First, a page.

Although Japanese markets rallied, September was not as kind to India’s Nifty 50 index, which underwent a major reversal since attaining new highs this summer and provided the program with its biggest trading losses. The market tanked in September under the weight of rising oil prices, the rupee weakening to its lowest level ever vs USD and liquidity concerns related to India’s non-banking financial companies. Hong Kong’s Hang Seng Index also had a rough month and quarter and is down overall on the year since reaching new highs in January. A weak yuan and Hong Kong dollar and trade war concerns have kept the index in bearish territory.

Over in Europe, trading results were again negative. The chart of the Euro STOXX 50 Index helps to highlight the reasons as the Euro STOXX ended September at about the same levels where it started, but the ride in between was rollercoaster-like. Losses were sustained not only in this market but in (Spain’s) Ibex, (the UK’s) FTSE and the (German) Dax. The only market with a positive result was (Italy’s) MIB-30.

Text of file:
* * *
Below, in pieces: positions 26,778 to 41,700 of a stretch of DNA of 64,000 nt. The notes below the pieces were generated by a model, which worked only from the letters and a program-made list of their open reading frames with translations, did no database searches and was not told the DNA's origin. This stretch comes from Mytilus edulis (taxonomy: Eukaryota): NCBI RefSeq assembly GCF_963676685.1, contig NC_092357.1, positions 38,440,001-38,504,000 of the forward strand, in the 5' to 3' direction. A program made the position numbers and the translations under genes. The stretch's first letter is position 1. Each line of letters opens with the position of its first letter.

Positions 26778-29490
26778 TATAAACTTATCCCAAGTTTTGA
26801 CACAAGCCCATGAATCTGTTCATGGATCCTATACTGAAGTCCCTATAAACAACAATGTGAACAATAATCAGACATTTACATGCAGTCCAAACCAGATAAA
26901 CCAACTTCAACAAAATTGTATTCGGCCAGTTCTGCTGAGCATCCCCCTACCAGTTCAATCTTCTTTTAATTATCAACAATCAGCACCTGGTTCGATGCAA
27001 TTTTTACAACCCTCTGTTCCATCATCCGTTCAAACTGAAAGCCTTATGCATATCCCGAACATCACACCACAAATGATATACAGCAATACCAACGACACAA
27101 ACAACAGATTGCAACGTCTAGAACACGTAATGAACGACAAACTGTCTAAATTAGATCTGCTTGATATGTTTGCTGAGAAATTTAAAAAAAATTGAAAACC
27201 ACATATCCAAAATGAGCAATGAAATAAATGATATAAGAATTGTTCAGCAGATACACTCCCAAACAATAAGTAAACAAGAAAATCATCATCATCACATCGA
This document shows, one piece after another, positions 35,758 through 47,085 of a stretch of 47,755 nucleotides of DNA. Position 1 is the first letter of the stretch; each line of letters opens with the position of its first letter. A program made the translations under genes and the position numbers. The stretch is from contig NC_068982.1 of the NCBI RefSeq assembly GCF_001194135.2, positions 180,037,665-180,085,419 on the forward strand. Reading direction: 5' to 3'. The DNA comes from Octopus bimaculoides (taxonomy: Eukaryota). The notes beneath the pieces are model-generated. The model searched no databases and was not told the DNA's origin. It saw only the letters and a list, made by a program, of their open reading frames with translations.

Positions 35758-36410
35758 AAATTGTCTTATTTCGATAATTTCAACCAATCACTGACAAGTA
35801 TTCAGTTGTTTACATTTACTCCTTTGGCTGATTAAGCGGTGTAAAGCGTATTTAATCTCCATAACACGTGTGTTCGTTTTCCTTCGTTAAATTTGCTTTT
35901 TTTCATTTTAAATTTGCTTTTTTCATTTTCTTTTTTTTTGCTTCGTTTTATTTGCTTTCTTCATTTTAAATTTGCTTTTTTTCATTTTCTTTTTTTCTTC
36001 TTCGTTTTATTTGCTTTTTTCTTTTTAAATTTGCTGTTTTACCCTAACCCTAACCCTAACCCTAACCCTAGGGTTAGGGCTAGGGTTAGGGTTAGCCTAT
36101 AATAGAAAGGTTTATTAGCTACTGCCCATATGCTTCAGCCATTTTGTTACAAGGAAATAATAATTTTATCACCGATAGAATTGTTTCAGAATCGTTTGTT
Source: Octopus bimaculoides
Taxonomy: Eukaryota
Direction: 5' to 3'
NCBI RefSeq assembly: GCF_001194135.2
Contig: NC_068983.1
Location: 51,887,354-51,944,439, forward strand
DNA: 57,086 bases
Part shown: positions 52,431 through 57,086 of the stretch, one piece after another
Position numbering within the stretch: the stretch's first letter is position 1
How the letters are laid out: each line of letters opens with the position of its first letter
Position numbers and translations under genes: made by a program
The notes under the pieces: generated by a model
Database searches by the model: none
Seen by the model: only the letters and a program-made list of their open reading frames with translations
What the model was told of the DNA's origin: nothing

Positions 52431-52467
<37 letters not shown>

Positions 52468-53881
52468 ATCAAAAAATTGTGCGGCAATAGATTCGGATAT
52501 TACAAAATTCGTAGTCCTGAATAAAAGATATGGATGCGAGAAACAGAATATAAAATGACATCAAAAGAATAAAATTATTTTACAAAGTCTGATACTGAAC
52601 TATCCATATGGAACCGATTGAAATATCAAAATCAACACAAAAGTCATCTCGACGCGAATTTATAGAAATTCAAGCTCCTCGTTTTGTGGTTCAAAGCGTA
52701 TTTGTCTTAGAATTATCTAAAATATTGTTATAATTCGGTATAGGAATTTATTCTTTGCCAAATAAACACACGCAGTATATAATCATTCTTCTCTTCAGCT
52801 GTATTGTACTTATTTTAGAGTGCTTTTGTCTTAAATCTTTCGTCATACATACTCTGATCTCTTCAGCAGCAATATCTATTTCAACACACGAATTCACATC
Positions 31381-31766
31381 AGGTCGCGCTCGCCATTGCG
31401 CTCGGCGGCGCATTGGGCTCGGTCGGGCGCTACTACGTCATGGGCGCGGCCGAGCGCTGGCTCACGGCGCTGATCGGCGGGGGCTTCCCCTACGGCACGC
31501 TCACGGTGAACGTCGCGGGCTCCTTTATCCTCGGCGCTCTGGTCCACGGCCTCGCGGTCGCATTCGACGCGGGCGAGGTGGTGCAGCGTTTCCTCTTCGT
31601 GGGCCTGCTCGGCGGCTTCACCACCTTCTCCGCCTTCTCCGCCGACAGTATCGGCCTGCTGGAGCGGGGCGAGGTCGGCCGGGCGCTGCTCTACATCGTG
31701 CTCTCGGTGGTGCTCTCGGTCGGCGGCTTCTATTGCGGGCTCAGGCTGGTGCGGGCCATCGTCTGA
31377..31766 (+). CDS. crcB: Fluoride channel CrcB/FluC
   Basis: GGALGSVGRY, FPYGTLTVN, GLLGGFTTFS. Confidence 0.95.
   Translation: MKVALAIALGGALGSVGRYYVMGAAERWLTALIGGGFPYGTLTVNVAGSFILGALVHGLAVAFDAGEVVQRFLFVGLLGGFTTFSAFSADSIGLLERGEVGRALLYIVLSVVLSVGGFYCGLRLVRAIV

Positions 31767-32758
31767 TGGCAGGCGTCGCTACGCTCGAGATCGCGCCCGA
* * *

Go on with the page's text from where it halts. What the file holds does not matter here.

In US trading, it was the Russell 2000 which dragged on what was otherwise profitable trading in North America. The trendless price movements (illustrated in its chart below) chopped away at profitability and the index closed lower on the month. Despite our long positioning in this midcap index not being opportunistic this month, the raging US bull market cannot be attributed entirely to the FANG-effect (FANG=Facebook, Amazon, Netflix and Google) as this WSJ article (“It’s Not All Tech. Small Stocks Are Powering the Market Higher” by Corrie Driebusch, dated September 16, 2018) cites: